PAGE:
Goethe, in short, was trying to say, in code, speaking in modern terms, that each of his four main protagonists, with the name root "OTT", was a "CHNOPS combination", as Ostwald would say, or, in modern terms, a "powered CHNOPS+20 chemical" (or molecule), whose affinities and combinations are determined by the elective affinities (or free energies in modern speak).

Other
In 2005, German director Doris Dorrie, in the film The Fisherman and His Wife (Der Fischer und Seine Frau), employed the name Otto to explore marriage through the two types of Ida-Otto couples: one a happy marriage, the other a cursed marriage, in a way that is said to be reminiscent or similar to Goethe's usage. [7]

In 2008, American author and former exotic dancer Megan Clark, published Seduce Me, which is said to be a modern variant of Goethe’s Elective Affinities, supposedly with emphasis on the full carnal details that Goethe left out; although, it seems, the novel has little to do with actual chemistry, aside from the word being mentioned twice, in a purely metaphorical sense, namely in respect to the “chemistry between them” and the “fire of their chemistry” being more like “sliding a match across a specified surface and getting an instant flame”. [8] The character Charlotte, of the two lead females in the novel, one reserved, the other non-reserved, is the one who embodies a person who follows their sexual desires to their fullest.

Ottilie (Claudia Meyers 2011 play)
A 2011 play rendition of Elective Affinities and the “OTT” letters at the National Theater in Weimar by Claudia Meyer. (Ѻ)
See also
Otto Sackur
Otto Guericke

References
1. (a) Bielschowsky, Albert. (1911). The Life of Goethe (XII: Die Wahlverwandtschaften, pgs. 347-87; painting, pg. 355; letter, pg. 452). G.P. Putnam’s Sons.
(b) Daxecker, F. and Broucek, A. (1995). “An Image of Saint Ottilia with Reading Stones” (abs), Gesnerus, 52:319-22.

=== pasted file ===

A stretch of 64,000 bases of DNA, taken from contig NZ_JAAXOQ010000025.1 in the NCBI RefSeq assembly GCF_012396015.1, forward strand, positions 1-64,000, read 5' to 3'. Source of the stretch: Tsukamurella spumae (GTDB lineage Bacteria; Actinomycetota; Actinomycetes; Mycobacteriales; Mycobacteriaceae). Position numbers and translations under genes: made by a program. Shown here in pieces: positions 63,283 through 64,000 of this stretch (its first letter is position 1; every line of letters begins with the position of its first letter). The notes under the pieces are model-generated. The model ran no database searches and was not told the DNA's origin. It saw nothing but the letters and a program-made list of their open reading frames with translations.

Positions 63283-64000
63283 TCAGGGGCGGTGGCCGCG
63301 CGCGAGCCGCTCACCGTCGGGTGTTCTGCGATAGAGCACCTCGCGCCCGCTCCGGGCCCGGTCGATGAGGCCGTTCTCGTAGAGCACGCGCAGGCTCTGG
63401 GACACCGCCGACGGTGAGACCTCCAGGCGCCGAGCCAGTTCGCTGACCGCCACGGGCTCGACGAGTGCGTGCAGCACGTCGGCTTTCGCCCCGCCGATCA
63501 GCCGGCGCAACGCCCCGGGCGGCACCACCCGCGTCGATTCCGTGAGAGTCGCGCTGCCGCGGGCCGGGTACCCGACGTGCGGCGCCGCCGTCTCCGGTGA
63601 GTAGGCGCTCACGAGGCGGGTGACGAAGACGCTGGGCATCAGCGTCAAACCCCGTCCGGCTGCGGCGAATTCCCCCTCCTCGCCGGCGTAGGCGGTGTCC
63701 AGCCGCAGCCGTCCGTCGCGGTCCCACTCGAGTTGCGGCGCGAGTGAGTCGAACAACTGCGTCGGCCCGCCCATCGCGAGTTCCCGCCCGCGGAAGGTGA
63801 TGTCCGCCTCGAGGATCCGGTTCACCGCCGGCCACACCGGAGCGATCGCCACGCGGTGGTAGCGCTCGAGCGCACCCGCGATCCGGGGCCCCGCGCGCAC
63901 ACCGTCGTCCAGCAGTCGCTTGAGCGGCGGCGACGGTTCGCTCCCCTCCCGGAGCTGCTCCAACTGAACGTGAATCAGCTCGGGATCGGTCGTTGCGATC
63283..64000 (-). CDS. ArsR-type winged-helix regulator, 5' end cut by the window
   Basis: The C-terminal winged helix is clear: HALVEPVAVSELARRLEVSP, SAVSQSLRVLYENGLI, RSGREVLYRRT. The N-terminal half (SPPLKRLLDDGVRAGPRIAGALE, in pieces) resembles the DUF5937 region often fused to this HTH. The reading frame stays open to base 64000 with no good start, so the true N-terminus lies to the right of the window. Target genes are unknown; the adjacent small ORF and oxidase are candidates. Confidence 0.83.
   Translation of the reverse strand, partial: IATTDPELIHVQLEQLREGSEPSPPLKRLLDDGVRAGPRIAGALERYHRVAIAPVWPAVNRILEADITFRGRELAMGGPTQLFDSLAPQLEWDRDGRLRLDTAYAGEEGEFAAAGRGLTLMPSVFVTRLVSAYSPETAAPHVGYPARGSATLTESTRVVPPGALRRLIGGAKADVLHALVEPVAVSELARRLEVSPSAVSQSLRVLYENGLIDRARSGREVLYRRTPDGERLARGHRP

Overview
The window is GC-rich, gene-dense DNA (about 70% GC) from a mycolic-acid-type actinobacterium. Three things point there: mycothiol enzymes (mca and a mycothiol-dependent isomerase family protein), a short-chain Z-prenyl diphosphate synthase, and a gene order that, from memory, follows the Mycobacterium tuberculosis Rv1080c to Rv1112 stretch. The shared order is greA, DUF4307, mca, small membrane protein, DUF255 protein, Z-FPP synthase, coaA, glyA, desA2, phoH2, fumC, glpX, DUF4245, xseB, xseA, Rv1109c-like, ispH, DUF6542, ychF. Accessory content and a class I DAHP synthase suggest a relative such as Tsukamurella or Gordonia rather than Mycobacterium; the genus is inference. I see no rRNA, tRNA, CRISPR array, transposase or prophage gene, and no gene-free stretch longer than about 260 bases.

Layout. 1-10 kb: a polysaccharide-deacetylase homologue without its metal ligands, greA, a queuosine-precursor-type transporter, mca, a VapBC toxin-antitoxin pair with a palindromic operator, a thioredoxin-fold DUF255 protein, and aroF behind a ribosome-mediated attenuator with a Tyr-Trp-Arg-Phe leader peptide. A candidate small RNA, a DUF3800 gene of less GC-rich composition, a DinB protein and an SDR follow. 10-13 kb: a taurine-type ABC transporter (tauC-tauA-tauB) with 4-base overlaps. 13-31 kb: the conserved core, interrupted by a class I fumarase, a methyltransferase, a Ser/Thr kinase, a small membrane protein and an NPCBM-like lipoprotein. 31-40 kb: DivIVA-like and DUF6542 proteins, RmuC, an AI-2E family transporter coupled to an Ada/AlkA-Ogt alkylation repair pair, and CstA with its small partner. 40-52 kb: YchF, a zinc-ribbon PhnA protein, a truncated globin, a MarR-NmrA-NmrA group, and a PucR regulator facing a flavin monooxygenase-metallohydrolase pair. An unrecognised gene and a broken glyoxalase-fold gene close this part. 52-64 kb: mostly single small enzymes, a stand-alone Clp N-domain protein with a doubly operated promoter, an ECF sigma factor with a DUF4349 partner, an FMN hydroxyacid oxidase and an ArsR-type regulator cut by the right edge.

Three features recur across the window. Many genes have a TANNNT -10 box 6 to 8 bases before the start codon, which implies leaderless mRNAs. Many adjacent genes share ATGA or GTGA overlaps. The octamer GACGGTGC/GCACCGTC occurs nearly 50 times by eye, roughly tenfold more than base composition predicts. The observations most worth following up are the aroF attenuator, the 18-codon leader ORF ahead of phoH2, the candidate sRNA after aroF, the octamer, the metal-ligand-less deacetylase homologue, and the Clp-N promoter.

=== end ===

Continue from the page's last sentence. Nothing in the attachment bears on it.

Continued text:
(c) Grossmann, T. (1981). “St. Ottilia, Patron saint of suffers from Eye Diseases: An Unusual Representation with a Cra’s Pincer at the Mercy-Seat Altar in Bad Aussee” (abs), Klin Monbl Augenheikd, 178(6): 480-1.
2. Tantillo, Astrida, O. (2001). Goethe’s Elective Affinities and the Critics ("OTTO", pg. xv; etymology, pg. xvii; novel’s complexity, xx). New York: Camden House.
3. Adler, Jeremy. (1990). "Goethe's use of chemical theory in his Elective Affinities" (ch. 18, pgs. 263-79; OTTO, pg. 270) in Romanticism and the Sciences - edited by Andrew Cunningham and Nicholas Jardine, New York: Cambridge University Press.
4. Williams, John R. (1998). The Life of Goethe (anagram, pg. 137; Otto anagram, pgs. 233-34). Blackwell.
5. Fink, Karl J. (2009). Goethe’s History of Science (pg. 9). Cambridge University Press.
6. (a) See: Norbert Bolz (ed.), Goethe’s Wahlverwandtschaften. Kritische Modelle und Diskursanalysen zum Mythos Literature, pgs. 214ff, 326ff, 3338ff, and passim; and Waltraud Wietholter in Frankfurter Ausgabe (Goethe’s works). 8, 984-1017.
(b) Williams, John R. (1998). The Life of Goethe (pgs. 232, 297). Blackwell.
7. Wright, Les. (2005). “Review: The Fisherman and His Wife (Der Fischer und Seine Frau)”, CultureVulture.net.
8. (a) Gross, Michael. (2009). “Review: Seduce Me”, Prose and Passion, Blogspot.com, Jan 26.
(b) Clark, Megan. (2008). Seduce Me (chemistry, pgs. 29, 38). Kensington Publishing Corp.
9. (a) Nemec, Friedrich. (1973). Die Okonomie der Wahlverwandtschaften (pgs. 55-56). Munchen.
(b) Steer, Alfred G. (1990). Goethe's Elective Affinities: the Robe of Nessus (pgs. 27-28). Heidelberg: Carl Winter, Universitatsverlag.
10. Thims, Libb. (2007). Human Chemistry (Volume Two) (OTTO, pg. 398). Morrisville, NC: LuLu.
11. Bell, Matthew. (2014). “In Retrospect: Elective Affinities” (abs) (Ѻ), Nature, 516:168-69.
12. Thims, Libb. (2015). “Zerotheism for Kids” (co-host: Thor) (main), 14-part [4:41-hr] lecture playlist (Ѻ), 5-intro sides (Ѻ), 56-main sides (Ѻ), 11AM-3PM, Chicago, Sep 7.
13. (a) Ostwald, Wilhelm. (1926-27). Lifelines: an Autobiography (Lebenslinien. Eine Selbstbiographie) (in two or three volumes). Berlin: Klasing & Co.
(b) Farber, Eduard. (1961). Great Chemists (§:Wilhelm Ostwald, pgs. 1019-30; quote, pg. 1021). Interscience Publishers.
14. (a) Schlaffer, Heinz. (1972). “Names and Characters in Goethe’s Elective Affinities” (Namen und Buchstaben in Goethes „Wahlverwandtschaften“), Jahrbuch der Jean-Paul-Gesellschaft, 7:84-102.
(b) Lupton, Christina. (2003). “Naming the Baby: Sterne, Goethe, and the Power of the Word”, Project Muse, Comparative Literature Issue, 118(5):1213-36.

Further reading
● Goethe, Johann. (1809). Elective Affinities (Otto, pgs. 22, 232, 275). Publisher.